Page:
Philosophy is a discipline committed to helping us to live wiser and less sorrowful lives. Here are six ideas from its Western branch that can inspire and console:
ONE: ‘What need is there to weep over parts of life? The whole of it calls for tears.’
The Roman philosopher Seneca used to comfort his friends – and himself – with this darkly humourous remark which gets to the heart of Stoicism, the school of philosophy which Seneca helped to found and which dominated the West for two hundred years. We get weepy and furious, says Stoicism, not simply because our plans have failed, but because they have failed and we strongly expected them not to. Therefore, thought Seneca, the task of philosophy is to disappoint us gently before life has a chance to do so violently. The less we expect, the less we will suffer. Through the help of a consoling pessimism, we should strive to turn our rage and our tears into that far less volatile compound: sadness. Seneca was not trying to depress us, just to spare us the kind of hope that, when it fails, inspires bitterness and intemperate shouting.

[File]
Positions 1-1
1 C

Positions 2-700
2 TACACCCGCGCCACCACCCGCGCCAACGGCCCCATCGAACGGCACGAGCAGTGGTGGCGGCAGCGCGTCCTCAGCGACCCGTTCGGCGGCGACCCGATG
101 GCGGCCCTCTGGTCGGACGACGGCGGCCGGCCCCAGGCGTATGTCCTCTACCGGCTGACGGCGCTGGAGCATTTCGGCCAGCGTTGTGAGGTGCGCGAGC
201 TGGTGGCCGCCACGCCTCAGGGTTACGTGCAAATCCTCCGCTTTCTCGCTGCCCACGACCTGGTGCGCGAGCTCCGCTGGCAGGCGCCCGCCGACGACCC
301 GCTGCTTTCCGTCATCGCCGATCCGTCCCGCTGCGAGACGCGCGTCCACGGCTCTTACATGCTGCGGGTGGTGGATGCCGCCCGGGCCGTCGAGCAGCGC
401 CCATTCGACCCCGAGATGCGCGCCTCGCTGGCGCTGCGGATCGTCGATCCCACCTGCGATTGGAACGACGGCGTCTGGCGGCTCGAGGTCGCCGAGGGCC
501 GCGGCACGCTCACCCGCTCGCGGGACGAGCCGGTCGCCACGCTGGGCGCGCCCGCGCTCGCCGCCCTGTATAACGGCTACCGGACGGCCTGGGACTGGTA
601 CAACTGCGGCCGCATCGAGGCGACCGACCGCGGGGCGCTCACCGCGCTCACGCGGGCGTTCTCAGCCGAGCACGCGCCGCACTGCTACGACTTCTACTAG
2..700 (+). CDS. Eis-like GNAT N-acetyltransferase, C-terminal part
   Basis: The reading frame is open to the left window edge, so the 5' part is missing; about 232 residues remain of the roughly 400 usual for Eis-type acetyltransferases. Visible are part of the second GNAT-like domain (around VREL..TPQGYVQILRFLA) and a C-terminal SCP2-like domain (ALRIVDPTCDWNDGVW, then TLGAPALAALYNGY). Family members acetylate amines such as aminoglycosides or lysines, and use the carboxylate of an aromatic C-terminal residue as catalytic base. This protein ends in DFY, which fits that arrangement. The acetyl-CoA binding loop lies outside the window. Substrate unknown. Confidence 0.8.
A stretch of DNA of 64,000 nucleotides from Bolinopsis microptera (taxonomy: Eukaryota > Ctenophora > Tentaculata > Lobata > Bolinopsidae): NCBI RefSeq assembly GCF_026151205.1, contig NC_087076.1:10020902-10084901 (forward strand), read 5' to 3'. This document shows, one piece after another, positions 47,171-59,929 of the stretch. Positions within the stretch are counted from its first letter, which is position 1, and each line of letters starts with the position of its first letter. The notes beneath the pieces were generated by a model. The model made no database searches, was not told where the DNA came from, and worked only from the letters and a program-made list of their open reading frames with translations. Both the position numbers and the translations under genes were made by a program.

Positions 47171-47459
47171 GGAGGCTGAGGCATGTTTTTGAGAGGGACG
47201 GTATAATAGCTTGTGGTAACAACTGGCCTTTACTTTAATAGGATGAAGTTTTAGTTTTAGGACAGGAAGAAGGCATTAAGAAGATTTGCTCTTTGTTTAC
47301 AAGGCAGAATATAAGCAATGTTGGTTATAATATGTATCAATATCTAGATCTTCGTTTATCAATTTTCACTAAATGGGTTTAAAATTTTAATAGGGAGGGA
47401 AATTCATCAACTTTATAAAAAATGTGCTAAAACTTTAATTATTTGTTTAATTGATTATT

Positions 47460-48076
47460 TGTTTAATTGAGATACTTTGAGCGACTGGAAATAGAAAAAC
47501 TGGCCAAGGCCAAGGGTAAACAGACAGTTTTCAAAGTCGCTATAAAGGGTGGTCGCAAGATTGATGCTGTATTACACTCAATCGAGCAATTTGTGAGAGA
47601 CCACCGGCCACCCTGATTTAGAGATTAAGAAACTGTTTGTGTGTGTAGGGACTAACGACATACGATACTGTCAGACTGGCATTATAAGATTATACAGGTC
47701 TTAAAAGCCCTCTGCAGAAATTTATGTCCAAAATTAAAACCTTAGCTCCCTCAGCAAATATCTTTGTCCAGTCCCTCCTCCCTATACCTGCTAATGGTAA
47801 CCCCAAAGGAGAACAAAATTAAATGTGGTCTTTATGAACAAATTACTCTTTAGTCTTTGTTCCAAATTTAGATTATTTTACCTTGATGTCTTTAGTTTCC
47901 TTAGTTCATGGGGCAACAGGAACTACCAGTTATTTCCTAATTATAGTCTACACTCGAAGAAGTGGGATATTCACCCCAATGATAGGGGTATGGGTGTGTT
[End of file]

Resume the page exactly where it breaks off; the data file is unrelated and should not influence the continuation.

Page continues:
TWO: Peccatum Originale
In the late 4th century, as the immense Roman Empire was collapsing, the leading philosopher of the age, St Augustine, became deeply interested in possible explanations for the evident tragic disorder of the human world. One central idea he developed was what he legendarily termed Peccatum Originale: original sin. Augustine proposed that human nature is inherently damaged and tainted because – in the Garden of Eden – the mother of all people, Eve, sinned against God by eating an apple from the Tree of Knowledge. Her guilt was then passed down to her descendants and now all earthly human endeavours are bound to fail because they are the work of a corrupt and faulty human spirit. This odd idea might not be literally true, of course. However, as a metaphor for why the world is in a mess, it has a beguiling poetic truth, as relevant to atheists as believers. We should not – perhaps – expect too much from the human race, Augustine implies. We’ve been somewhat doomed from the outset. And that can, in certain moods, be a highly redemptive thought to keep in mind.
THREE: ‘Kings and Philosophers shit, and so do ladies’